Appreciating Christopher Nolan: The Prestige

Image retrieved from IMDb

SPOILER ALERT for The Prestige. This movie has kind of fallen through the cracks when it comes to Nolan movies, but it’s an excellent movie that I wish had more mainstream recognition.

The Prestige (2006)

Almost every time I watch a Christopher Nolan movie, I think, “Wow, this may be his best one.” The Prestige is no different. Nolan presents this story in such a unique way. If you thought he couldn’t come up with another original and imaginative way of presenting a story than he did for Memento, you’d be wrong. He takes you for a wild ride whenever he can.

Before I re-watched The Prestige for this post, I couldn’t remember if the story was presented in a non-linear way like so many other Nolan films. What I came to be reminded of was that it, in fact, was non-linear. Similar to Memento, Nolan shows us something that happens at the end of the story, at the beginning of the movie. We see Alfred Borden (Christian Bale) being put on trial for the death of Robert Angier (Hugh Jackman). It’s a “You’re probably wondering how I ended up in this situation” kind of thing for both of the characters. This is how Nolan gets you invested right away. You want to know what the heck is going on and your attention isn’t going to wane until you start to understand. And like a typical Nolan movie, you don’t understand everything until the very end.

This is a mystery movie. Three people are trying to solve their own mystery: Angier, Borden, and the viewer. Angier wants to figure out how Borden does the Disappearing Man, Borden then tries to figure out how Angier does his version of the Disappearing Man, and the viewer is trying to figure out everything. But what’s really cool is that Nolan gives you clues to what’s going on the entire time. You just have to be smart enough and be paying enough attention to put it all together. He again uses the opening title card effectively by showing the top hats on the hill. So later on, when you’re wondering along with Angier and Tesla what is happening to the top hats, you should already know, even though you probably haven’t put it together in your head. Everything makes so much more sense once you go back for each subsequent viewing. This is just a way Nolan gets you to re-watch his films. His movies are meant to be re-watched and re-analyzed. Each subsequent viewing brings more understanding and awe.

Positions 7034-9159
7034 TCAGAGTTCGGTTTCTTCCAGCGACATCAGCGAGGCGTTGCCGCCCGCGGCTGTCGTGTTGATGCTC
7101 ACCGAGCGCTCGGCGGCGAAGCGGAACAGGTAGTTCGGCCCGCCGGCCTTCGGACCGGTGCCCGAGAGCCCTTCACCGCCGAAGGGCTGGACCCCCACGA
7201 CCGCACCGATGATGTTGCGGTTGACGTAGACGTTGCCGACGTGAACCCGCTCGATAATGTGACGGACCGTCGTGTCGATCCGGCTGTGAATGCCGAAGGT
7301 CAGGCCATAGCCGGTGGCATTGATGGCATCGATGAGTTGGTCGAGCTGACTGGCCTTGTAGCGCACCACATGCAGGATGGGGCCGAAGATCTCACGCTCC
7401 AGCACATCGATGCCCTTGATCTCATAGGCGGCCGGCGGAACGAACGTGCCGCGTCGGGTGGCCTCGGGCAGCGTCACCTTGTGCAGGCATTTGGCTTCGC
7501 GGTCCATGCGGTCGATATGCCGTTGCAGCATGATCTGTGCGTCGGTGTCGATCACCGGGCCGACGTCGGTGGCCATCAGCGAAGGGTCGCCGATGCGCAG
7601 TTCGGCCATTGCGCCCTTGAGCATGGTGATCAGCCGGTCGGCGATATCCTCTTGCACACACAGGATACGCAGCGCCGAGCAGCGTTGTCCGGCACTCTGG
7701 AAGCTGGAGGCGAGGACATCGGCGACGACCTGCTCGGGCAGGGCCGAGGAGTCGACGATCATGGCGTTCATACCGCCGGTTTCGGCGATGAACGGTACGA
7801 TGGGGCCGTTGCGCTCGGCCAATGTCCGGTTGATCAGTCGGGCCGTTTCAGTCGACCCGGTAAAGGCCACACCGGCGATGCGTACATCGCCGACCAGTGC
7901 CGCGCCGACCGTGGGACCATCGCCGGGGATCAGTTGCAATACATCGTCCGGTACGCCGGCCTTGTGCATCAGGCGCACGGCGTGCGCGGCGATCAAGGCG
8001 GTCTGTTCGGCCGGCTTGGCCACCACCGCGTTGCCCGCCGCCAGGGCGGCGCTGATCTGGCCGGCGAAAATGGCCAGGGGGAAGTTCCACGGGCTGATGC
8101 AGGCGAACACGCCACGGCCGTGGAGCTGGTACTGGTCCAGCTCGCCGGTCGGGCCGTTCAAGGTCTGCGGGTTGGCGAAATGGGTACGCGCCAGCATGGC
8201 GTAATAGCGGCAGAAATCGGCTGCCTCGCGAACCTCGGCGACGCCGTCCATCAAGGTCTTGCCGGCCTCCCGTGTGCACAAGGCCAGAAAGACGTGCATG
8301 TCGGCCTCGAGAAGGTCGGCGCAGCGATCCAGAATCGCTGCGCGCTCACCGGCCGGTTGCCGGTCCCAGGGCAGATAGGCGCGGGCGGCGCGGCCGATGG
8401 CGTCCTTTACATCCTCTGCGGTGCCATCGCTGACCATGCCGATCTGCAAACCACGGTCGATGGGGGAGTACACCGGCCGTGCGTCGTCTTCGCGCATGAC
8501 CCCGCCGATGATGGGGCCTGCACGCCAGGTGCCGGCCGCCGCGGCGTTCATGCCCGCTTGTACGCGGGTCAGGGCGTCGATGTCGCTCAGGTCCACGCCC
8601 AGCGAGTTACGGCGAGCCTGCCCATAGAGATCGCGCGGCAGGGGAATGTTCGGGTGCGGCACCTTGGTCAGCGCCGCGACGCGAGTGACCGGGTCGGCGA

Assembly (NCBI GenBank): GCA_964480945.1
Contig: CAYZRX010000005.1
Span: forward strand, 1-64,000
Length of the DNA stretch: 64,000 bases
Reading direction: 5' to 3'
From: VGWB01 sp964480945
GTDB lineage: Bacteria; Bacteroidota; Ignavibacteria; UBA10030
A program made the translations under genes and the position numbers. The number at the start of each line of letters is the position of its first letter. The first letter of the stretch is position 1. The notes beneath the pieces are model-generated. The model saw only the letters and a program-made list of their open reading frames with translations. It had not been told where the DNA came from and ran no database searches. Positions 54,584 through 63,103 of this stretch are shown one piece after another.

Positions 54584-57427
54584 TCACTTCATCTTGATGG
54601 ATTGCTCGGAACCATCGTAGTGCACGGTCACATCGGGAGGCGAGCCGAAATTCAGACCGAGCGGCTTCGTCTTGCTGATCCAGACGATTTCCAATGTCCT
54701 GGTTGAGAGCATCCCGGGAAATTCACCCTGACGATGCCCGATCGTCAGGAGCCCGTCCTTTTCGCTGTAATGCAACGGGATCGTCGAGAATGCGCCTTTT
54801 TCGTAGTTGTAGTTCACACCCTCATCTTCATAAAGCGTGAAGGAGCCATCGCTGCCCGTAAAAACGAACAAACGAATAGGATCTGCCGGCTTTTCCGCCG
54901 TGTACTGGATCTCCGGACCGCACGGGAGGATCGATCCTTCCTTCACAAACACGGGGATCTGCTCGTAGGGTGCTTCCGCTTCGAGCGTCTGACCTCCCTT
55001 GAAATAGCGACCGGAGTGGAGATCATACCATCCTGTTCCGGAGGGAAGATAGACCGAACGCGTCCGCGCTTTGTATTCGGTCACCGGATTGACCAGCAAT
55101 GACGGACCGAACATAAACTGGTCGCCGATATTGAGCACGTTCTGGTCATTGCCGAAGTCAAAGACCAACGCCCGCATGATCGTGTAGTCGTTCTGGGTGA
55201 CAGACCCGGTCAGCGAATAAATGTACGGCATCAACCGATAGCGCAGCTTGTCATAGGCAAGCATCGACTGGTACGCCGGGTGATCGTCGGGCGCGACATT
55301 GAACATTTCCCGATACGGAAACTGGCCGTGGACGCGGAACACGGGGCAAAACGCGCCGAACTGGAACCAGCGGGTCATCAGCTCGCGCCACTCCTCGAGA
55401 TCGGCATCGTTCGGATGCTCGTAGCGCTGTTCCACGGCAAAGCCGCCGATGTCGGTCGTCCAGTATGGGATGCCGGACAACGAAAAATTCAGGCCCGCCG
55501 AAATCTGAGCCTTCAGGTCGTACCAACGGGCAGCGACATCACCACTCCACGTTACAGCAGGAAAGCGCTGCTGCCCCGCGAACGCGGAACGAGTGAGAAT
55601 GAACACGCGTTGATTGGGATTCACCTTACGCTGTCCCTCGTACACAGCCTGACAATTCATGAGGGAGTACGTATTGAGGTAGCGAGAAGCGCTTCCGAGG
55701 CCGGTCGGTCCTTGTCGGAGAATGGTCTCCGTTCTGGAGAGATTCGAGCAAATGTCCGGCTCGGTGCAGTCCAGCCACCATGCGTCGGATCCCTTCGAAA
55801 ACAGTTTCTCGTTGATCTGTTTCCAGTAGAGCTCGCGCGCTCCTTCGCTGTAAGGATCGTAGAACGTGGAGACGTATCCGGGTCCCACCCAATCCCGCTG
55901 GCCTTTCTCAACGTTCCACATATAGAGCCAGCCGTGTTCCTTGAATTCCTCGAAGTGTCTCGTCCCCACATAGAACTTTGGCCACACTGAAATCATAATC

The Prestige is also the first non-Batman movie that features a number of frequent Nolan collaborators. Obviously, Christian Bale is the biggest one out of this group, since he was Nolan’s Batman for three movies. Michael Caine has also been in a large percentage of Nolan’s movies, and he is a secondary character in this movie. Finally, Wally Pfister is the director of photography, which is what he is best at (Transcendence was a good experiment by him to direct, but it really didn’t work).

Now, one thing I was trying to figure out while watching this was who the main character was. Nolan’s big thing is that he focuses on one character and delves deep into their psyche. Even as his movies have gotten bigger and bigger in scale, most of them are very much character studies. Hugh Jackman is top billed and he’s the one who realizes everything at the end, even though he dies. So I would say that he’s the main character. But the film is really about this unending rivalry, so both Batman and Wolverine – I mean, Borden and Angier are the main characters being looked at.

The Prestige is a science fiction film. But it doesn’t feel like it. It seems like there’s magic, but it’s about Tesla’s experiments and how they worked. It’s not magic. If The Prestige was a magic trick, then its final scene is its prestige. Everything comes together. This is the first time we see Nolan really use the subject of his film to explain what he’s doing with the film itself. And once we realize it, it’s absolutely glorious.

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